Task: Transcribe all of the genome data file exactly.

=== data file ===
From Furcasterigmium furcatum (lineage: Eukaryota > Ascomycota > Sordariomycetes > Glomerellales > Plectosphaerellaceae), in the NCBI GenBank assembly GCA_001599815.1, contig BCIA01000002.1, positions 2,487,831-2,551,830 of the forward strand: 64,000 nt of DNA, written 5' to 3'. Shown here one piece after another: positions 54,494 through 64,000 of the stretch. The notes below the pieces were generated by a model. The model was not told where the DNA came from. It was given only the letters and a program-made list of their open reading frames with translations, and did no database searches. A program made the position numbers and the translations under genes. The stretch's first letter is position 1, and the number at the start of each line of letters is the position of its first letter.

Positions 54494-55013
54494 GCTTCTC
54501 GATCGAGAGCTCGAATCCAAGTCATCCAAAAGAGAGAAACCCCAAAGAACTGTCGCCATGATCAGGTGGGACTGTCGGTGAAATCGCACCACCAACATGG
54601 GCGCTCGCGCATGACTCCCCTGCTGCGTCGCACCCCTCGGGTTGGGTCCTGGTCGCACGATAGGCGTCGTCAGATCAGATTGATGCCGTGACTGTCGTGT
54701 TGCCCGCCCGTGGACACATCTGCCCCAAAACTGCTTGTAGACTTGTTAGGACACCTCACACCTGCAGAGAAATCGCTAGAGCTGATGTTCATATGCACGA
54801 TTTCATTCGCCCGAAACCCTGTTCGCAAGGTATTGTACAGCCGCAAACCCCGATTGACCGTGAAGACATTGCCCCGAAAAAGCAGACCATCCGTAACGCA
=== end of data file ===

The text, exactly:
From Furcasterigmium furcatum (lineage: Eukaryota > Ascomycota > Sordariomycetes > Glomerellales > Plectosphaerellaceae), in the NCBI GenBank assembly GCA_001599815.1, contig BCIA01000002.1, positions 2,487,831-2,551,830 of the forward strand: 64,000 nt of DNA, written 5' to 3'. Shown here one piece after another: positions 54,494 through 64,000 of the stretch. The notes below the pieces were generated by a model. The model was not told where the DNA came from. It was given only the letters and a program-made list of their open reading frames with translations, and did no database searches. A program made the position numbers and the translations under genes. The stretch's first letter is position 1, and the number at the start of each line of letters is the position of its first letter.

Positions 54494-55013
54494 GCTTCTC
54501 GATCGAGAGCTCGAATCCAAGTCATCCAAAAGAGAGAAACCCCAAAGAACTGTCGCCATGATCAGGTGGGACTGTCGGTGAAATCGCACCACCAACATGG
54601 GCGCTCGCGCATGACTCCCCTGCTGCGTCGCACCCCTCGGGTTGGGTCCTGGTCGCACGATAGGCGTCGTCAGATCAGATTGATGCCGTGACTGTCGTGT
54701 TGCCCGCCCGTGGACACATCTGCCCCAAAACTGCTTGTAGACTTGTTAGGACACCTCACACCTGCAGAGAAATCGCTAGAGCTGATGTTCATATGCACGA
54801 TTTCATTCGCCCGAAACCCTGTTCGCAAGGTATTGTACAGCCGCAAACCCCGATTGACCGTGAAGACATTGCCCCGAAAAAGCAGACCATCCGTAACGCA